7. Skeletal abnormalities
The skeletal system is also altered by various abnormalities, such as: hip dysplasia (which can cause dislocation), metopic craniosynostosis, flattened vertebrae, Malformations of the chest wall (called a sternal fissure), etc.
8. Physical characteristics (phenotype)
At the physical level (that is, in terms of phenotype), people with Stromme syndrome they are usually short people, with big low ears, a big mouth and a small jaw, The fine or sparse hair and with epicánticos folds (that are folds of the skin of the upper eyelid, that cause that the inner corner of the eye is covered).
As we have seen, Stromme syndrome consists of a genetic disease. It is caused by a series of mutations in both copies of a gene called CENPF; this gene codes for the centromere protein F, which is involved in cell division processes.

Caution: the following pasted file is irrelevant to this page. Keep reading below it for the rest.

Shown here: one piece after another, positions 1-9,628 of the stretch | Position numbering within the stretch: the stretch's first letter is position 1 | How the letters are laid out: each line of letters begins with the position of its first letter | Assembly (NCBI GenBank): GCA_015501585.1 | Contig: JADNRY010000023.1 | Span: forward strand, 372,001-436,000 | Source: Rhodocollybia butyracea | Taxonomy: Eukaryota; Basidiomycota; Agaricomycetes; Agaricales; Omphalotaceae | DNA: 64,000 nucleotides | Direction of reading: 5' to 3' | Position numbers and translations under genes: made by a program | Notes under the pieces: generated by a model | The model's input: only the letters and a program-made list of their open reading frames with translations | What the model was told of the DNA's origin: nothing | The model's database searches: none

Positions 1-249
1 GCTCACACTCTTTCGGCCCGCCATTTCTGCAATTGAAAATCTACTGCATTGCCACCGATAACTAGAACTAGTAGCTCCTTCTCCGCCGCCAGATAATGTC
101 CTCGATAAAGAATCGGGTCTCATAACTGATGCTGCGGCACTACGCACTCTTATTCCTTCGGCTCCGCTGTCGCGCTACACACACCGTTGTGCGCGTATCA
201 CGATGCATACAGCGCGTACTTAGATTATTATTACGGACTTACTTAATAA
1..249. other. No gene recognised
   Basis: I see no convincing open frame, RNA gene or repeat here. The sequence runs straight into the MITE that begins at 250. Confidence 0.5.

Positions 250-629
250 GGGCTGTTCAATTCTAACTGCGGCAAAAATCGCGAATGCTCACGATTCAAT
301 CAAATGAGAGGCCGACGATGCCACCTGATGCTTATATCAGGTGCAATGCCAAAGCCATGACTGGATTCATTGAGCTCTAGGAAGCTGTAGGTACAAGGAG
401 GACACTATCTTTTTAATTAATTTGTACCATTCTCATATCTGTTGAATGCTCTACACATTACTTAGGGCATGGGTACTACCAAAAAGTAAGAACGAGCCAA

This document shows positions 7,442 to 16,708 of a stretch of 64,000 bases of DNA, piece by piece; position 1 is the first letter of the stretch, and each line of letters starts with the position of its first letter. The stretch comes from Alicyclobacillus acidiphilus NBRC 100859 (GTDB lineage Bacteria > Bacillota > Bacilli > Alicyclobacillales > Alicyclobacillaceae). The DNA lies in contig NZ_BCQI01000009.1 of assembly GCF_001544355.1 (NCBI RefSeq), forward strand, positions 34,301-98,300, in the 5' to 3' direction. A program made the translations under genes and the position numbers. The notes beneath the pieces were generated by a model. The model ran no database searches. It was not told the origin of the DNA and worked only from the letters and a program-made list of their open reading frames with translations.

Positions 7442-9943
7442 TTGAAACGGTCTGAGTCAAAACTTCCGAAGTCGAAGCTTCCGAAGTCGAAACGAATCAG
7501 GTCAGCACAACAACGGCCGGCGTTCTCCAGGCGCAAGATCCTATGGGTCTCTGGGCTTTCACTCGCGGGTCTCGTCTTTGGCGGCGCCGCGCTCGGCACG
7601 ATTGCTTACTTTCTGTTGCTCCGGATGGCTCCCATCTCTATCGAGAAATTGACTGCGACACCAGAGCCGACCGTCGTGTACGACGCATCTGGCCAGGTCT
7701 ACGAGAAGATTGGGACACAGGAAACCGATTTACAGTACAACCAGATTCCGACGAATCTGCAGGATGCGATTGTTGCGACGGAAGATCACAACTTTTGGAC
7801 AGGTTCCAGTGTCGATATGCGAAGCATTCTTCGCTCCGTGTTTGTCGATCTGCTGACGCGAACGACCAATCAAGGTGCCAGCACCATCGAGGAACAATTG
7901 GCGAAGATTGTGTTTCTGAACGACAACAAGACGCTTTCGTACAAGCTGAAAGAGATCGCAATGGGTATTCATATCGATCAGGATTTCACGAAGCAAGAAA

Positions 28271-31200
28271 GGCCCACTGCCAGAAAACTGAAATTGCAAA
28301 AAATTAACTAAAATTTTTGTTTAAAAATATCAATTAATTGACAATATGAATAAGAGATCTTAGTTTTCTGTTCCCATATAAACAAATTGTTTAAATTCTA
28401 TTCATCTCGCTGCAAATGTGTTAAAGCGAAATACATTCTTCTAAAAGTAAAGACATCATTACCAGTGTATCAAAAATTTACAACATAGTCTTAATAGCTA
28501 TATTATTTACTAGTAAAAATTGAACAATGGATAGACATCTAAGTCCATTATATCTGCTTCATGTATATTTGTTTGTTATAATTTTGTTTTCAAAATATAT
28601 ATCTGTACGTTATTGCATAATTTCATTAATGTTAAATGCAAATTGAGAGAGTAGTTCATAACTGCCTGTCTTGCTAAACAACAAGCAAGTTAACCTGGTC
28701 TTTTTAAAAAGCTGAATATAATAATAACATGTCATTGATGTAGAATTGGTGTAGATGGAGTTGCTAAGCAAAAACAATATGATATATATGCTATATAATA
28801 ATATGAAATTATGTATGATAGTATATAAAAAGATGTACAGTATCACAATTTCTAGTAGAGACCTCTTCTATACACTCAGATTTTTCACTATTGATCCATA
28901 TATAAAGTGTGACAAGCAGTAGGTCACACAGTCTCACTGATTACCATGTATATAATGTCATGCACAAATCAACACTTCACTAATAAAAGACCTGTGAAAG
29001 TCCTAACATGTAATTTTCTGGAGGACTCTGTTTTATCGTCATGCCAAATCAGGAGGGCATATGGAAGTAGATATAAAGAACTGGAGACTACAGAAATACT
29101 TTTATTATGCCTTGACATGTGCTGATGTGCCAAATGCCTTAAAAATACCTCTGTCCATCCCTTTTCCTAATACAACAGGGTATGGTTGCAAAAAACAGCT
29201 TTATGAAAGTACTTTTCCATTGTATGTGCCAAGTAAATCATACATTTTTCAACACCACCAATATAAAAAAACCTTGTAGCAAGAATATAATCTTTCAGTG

On another side, the CENPF gene is linked to the processes of cell division, migration and differentiation. What happens when this gene is mutated (mutations appear in it)? This cell division is slower and, moreover, certain processes of embryonic development are interrupted or incomplete.
How is Stromme syndrome diagnosed? Usually, a clinical diagnosis is made, that is, based on symptoms, although logically it is the genetic tests that will confirm the diagnosis, in addition to providing much more complete information.
As for the treatment of Stromme syndrome, it mainly focuses on the symptoms (each of them will need its specific treatment). At the level of the intestine, I to treat intestinal atresia, it is a question of surgically correcting the malformation, Usually in childhood.
Specifically, a surgical anastomosis is performed, a technique used to incorporate a new connection between two bodily structures that carry fluids (in this case, the intestines).
As for the prognosis of this syndrome, it is still not clear. Most people with Stromme syndrome survive birth and childhood, Although there are some cases (a minority), which are more serious and do not survive (or die before birth, or soon after).